Here’s the trick with these studies: The researchers use a group of, say, 2,000 people. Of 1,000 people treated with a placebo, six of them die. Of 1,000 people treated with a new drug, only three die. Their conclusion? That the new drug cuts the risk by 50% (from six to three). However, they’re stating the results using relative risk. In terms of absolute risk, the results are really inconclusive (0.3%) and within the margin of error: 0.6% in the placebo group ( 6 / 1000 ) vs. 0.3% in the treated group ( 3 / 1000 ). In situations like this, I’ve even heard them say that the risk is “doubled” if the new drug isn’t used (from three to six). This is clever, but quite deceptive.
Despite what we want to think, doctors are not healers. How many people do you know who have had repeated (and unsuccessful) surgeries for the same ailment, such as back problems? Doctors can set a broken bone, in basically the same way they did 100 years ago. They are probably best at treating soar throats. They are quite skilled at making the soar throat go away after trying a few medications (and enduring their side effects). This process usually takes about three weeks (with multiple, and expensive, visits, of course), when the soar throat would have probably healed itself in a few days.
Doctors also think that they’re good at artery bypass surgeries, regardless of how much they’re actually helping their patients. Even if the operation is successful, and even if it helps for a while, the patient’s quality of life still suffers due to the frequent (and expensive) doctor visits, the stressful waiting in doctors’ waiting rooms, and the constant rotation of medications and their side effects. Also, the more doctors that are involved, the worse it is. The patient might as well just plan on canceling any future plans for his life, and devoting 100% of his time to his health situation. He had better get used to the three trips per week to the various doctors for the rest of his life, because none of them are capable of monitoring which drugs they’re prescribing, or balancing the side effects with any benefits. Then there are all of those subsequent procedures, like removing fluid from the lungs that was caused by the initial surgery.
Simply stated, doctors only do the things that they know how to do, regardless of whether or not it helps us. This is a sad situation. Yes, I realize that with billions of dollars of research, they have made great strides in certain specialized areas such as prosthetics, but what have they done for more wide-spread problems such as cancer, diabetes, and the common cold?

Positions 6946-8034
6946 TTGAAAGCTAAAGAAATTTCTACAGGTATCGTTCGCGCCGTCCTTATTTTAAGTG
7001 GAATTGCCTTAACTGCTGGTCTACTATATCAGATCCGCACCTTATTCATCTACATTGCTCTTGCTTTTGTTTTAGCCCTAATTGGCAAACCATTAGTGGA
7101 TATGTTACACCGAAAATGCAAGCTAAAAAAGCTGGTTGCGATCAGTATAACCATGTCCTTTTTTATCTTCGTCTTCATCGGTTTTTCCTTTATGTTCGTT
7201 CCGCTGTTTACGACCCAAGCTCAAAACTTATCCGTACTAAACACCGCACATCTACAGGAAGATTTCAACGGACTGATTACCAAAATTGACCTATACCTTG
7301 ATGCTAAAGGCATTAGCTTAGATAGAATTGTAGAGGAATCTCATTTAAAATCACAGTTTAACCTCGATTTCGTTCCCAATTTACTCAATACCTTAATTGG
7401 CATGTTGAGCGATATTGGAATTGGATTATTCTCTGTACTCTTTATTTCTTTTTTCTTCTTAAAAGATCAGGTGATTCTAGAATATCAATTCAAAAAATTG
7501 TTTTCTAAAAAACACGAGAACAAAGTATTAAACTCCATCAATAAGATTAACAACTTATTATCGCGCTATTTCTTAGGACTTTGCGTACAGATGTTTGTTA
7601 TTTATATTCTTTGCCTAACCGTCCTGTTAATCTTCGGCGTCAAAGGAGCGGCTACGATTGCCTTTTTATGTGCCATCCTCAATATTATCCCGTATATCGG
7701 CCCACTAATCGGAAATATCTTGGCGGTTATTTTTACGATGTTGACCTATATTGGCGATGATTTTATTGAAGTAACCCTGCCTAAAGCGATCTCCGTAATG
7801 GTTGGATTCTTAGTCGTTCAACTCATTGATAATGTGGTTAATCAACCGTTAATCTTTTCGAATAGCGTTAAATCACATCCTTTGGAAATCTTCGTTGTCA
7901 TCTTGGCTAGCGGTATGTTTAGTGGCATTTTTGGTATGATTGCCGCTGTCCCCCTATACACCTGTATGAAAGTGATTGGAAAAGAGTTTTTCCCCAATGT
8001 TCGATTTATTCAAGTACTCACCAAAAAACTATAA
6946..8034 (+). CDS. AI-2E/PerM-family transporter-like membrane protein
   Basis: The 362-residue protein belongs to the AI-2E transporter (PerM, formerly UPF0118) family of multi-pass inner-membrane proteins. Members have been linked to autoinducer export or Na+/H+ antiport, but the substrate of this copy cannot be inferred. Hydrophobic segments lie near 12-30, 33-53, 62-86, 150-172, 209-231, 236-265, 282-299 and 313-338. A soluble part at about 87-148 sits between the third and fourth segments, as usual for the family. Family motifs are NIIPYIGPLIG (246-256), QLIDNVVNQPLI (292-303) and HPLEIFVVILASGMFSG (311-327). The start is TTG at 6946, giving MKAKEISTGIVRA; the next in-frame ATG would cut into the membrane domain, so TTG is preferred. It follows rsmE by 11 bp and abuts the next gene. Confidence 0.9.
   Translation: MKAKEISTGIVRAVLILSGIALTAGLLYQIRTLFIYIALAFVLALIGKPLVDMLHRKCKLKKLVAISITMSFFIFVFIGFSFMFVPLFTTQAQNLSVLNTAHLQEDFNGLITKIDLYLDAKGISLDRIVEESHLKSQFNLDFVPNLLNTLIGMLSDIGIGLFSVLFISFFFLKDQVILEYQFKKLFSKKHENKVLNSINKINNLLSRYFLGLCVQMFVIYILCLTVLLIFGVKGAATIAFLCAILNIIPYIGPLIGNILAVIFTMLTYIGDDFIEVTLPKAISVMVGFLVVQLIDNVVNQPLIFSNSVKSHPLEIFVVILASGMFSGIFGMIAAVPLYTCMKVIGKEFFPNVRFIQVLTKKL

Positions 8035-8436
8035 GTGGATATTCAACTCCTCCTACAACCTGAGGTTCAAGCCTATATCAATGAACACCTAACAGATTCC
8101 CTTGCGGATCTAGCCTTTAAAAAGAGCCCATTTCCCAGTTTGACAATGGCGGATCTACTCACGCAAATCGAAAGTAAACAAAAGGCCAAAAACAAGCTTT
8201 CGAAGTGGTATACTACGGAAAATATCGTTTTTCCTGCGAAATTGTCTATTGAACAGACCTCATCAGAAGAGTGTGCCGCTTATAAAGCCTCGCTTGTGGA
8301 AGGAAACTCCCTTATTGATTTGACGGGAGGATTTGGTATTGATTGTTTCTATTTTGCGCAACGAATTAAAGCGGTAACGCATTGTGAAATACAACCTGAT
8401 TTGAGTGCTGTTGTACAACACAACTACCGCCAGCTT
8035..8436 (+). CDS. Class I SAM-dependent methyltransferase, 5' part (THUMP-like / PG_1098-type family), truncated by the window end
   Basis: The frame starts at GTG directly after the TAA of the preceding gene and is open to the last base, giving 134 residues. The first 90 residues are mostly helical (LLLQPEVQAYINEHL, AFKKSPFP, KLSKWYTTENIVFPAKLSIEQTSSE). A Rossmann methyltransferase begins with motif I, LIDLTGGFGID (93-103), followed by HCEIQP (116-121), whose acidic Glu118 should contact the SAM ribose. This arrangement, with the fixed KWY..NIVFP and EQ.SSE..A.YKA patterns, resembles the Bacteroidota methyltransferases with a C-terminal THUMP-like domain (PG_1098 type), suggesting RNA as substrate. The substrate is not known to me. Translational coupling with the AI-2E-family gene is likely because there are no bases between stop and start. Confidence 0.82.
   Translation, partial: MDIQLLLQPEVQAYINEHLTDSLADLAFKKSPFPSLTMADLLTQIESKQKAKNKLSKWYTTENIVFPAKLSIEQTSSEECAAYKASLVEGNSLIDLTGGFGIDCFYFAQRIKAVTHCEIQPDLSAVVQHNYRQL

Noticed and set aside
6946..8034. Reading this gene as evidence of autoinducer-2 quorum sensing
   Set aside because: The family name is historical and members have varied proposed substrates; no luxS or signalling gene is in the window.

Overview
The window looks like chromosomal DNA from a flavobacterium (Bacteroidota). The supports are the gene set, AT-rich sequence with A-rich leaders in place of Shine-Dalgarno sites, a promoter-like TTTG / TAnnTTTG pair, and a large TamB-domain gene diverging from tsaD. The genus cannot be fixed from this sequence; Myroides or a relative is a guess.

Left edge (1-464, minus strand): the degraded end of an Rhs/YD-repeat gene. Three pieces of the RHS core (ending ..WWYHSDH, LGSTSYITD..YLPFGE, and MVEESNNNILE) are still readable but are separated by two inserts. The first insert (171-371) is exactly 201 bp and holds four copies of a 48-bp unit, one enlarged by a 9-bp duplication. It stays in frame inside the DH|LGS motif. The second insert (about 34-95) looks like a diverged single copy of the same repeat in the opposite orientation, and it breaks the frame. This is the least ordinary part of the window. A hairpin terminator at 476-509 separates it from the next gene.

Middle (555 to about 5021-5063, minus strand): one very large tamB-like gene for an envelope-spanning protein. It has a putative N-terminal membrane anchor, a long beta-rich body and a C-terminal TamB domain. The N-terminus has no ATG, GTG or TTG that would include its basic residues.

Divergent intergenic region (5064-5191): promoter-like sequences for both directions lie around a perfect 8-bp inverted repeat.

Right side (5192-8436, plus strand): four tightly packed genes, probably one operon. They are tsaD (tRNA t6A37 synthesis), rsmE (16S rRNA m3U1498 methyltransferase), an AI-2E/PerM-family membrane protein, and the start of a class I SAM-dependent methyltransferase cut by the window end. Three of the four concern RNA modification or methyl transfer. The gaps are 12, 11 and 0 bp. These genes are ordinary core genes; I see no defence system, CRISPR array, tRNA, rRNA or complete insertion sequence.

The opponents to health care reform are concerned about denying treatment in certain cases. They often ask, “What if the doctor is wrong?” In other words, what if a patient is denied treatment, but the doctor later realizes that they needed that particular treatment after all? Well, that would be unfortunate, and no doubt those kinds of situations would occur. However, we need to stop asking, “What if the doctor is wrong?” and just accept that fact that doctors are often wrong. They are forever telling us that certain diseases are caused by certain foods and nutrients in our diet, and then a few years later they inform us that avoiding those foods and nutrients caused an even worse health problem. We need to realize that doctors are, ever so slowly, increasing their knowledge base (and using us as test subjects).
Unfortunately, doctors often hinder rather than help. They perform unnecessary tests or surgical procedures, and sometimes the patient dies. Sometimes this happens because they underestimated a risk factor, they made a surgical error, or the patient contracted a staff infection in the hospital. How much “help” are they providing for unborn babies who are aborted? When did they remove the “first do no harm” clause from the Hippocratic oath?
Consider the doctor who administers an unnecessary screening for cancer. Upon a positive result, he then treats the patient for a cancer that never would have caused a problem. However, the treatment itself causes the patient to die, due to an infection or an innocent mistake during treatment. How much good has that doctor done for that patient? Without the doctor, the patient would still be alive and well, but with the doctor, the patient died and his family suffered.
So, what if the doctors are wrong? Well, I bring bad news because doctors are often wrong indeed. Perhaps it would be a blessing in disguise for certain health care to be restricted. Maybe it would protects us from the poor judgment and wrong decisions by ignorant doctors. Yes, I’m sure that my personal experiences have made me somewhat cynical. (Maybe it’s time for my annual bleeding.) However, if our health care system is truly the best in the world, then may God have mercy on the rest of the world.